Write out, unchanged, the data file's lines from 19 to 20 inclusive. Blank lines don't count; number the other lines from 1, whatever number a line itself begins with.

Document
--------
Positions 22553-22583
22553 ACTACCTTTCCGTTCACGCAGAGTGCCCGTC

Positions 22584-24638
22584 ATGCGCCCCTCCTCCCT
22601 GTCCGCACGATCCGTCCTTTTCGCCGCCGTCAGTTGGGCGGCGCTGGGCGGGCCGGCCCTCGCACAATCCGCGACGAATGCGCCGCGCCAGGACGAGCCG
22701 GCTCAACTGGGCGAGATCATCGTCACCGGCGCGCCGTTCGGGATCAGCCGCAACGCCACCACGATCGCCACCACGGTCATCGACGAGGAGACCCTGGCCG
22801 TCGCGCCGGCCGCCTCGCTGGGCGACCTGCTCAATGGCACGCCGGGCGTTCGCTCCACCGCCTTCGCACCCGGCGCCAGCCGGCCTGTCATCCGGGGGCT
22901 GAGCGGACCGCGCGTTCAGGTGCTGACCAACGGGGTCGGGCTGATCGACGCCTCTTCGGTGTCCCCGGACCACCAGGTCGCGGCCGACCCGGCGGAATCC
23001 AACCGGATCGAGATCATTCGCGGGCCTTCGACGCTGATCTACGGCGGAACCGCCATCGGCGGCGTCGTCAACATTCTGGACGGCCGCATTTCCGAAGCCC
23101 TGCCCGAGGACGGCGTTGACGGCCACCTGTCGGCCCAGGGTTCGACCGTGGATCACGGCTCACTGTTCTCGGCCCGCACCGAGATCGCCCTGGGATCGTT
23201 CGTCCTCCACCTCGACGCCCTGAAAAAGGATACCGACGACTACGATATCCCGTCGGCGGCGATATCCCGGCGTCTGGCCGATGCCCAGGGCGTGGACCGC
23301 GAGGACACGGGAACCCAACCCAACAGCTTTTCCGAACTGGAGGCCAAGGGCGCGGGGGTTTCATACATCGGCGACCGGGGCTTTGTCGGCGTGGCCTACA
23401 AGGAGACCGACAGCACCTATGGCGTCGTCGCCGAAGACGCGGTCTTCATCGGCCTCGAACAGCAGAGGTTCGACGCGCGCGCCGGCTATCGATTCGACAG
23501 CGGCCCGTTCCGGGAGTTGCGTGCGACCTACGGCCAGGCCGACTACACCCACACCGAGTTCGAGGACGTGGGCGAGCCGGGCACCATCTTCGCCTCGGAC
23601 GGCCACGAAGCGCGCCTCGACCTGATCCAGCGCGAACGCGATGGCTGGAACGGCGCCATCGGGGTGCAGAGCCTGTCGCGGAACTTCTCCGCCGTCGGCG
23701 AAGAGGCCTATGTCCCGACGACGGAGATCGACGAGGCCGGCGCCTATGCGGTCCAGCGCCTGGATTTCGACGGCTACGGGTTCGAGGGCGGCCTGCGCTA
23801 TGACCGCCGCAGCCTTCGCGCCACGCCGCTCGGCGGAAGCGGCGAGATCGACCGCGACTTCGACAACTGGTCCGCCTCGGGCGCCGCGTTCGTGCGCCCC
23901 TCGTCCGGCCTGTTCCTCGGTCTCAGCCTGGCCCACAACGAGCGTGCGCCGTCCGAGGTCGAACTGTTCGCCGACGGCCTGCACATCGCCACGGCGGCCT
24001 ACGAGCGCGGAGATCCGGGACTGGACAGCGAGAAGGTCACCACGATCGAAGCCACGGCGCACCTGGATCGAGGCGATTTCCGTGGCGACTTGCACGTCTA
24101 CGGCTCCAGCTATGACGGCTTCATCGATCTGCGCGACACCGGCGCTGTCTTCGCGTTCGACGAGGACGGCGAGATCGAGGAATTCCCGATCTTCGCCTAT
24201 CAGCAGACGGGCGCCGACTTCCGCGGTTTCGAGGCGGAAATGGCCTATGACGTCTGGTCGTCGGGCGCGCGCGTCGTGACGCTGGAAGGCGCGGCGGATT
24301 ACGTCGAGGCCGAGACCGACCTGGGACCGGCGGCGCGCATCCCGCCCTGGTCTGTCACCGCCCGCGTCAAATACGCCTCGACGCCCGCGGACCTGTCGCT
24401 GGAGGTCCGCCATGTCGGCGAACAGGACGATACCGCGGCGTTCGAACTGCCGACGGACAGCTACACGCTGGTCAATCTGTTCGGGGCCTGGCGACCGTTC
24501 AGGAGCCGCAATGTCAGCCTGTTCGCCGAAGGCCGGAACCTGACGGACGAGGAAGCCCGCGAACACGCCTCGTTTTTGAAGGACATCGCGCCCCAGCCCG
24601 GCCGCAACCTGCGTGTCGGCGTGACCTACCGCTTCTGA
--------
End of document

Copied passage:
24001 ACGAGCGCGGAGATCCGGGACTGGACAGCGAGAAGGTCACCACGATCGAAGCCACGGCGCACCTGGATCGAGGCGATTTCCGTGGCGACTTGCACGTCTA
24101 CGGCTCCAGCTATGACGGCTTCATCGATCTGCGCGACACCGGCGCTGTCTTCGCGTTCGACGAGGACGGCGAGATCGAGGAATTCCCGATCTTCGCCTAT